Barring any “significant expense reductions, the Trump Taj Mahal is expected to close on or shortly after November 13, 2014,” the company said in a statement e-mailed to The Washington Post on Tuesday morning.
The company had announced in July that Trump Plaza, a hotel at the center of Atlantic City’s boardwalk, would close in September. That appears to be on track, as the company still expects Trump Plaza to close next week. The New Jersey Division of Gaming Enforcement approved the casino’s request to close.
This is the latest blow for Atlantic City, the onetime gambling hub that is experiencing financial decay up and down the boardwalk. The city’s casino revenue has plummeted in recent years as casinos in other states in the Northeast opened. As revenue fell, casinos began to shut their doors, costing thousands of people their jobs and leading to this rather remarkable fact: At the beginning of the year, Atlantic City was home to a dozen casinos. By Thanksgiving, that number could be cut nearly in a half.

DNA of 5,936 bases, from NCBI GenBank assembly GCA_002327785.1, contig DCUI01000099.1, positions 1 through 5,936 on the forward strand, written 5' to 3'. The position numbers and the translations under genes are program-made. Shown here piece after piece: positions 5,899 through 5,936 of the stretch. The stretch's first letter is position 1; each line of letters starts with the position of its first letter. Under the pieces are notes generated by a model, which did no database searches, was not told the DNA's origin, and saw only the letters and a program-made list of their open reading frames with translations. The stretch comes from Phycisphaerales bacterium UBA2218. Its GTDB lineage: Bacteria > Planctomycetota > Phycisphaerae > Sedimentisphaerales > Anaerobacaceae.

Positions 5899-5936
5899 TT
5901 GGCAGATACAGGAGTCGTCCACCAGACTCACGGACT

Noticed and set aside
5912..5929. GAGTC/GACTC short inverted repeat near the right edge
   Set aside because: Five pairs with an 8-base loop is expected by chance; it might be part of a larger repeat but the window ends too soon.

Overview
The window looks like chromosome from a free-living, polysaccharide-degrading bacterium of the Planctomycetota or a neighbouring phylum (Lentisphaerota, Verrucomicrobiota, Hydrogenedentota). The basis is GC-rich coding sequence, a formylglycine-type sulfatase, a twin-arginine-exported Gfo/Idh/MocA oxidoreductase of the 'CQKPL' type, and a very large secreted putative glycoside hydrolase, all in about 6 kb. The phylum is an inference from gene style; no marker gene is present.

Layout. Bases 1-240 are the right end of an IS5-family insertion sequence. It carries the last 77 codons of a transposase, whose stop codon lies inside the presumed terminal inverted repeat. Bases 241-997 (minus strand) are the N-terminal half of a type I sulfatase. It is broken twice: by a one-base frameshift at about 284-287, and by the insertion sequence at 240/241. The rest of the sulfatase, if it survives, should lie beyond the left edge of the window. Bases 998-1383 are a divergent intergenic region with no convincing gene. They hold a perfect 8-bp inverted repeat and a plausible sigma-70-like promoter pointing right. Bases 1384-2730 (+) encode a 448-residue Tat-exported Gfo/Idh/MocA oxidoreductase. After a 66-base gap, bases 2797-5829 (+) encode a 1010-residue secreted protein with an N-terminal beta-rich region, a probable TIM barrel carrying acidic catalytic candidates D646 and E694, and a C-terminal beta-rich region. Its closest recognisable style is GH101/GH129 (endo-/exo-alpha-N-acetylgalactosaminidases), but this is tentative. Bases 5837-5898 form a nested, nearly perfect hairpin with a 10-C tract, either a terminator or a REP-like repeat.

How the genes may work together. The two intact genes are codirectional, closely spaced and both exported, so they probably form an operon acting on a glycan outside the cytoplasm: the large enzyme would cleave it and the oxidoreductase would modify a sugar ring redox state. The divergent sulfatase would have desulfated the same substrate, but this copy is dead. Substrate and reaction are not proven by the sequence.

Revel, the highly-touted and financially-troubled $2.4 billion resort casino, was the most recent casualty. Revel closed up shop last week, a day after the Showboat casino was shut down. The loss of Revel was particularly bleak, as the venue was billed as “a turning point for Atlantic City” by New Jersey Gov. Chris Christie (R) and was expected to help revitalize the city.
The problems boiled down to money, of course. Revel posted a loss of $46 million during the first six months of the year. Trump Taj Mahal had a loss of $1.3 million, significantly down from $12.6 million in operating profits during the same period last year; Trump Plaza Hotel and Casino reported a loss of $7.4 million during the first six months of the year, much more than the $1.2 million in losses during the first six months of 2013.
Donald Trump, whose name adorns the company that declared bankruptcy as well as two closing casinos, has filed a lawsuit seeking to get his name removed from the casinos. He argued, in part, that the closing of Trump Plaza could damage “the Trump name and brand.” (Not long after Trump Plaza opened in 1984, during another court suit involving the name of the venue, Trump also argued about “the value that exists in my name.”) Trump Entertainment Resorts only owns and operates the two casinos in Atlantic City.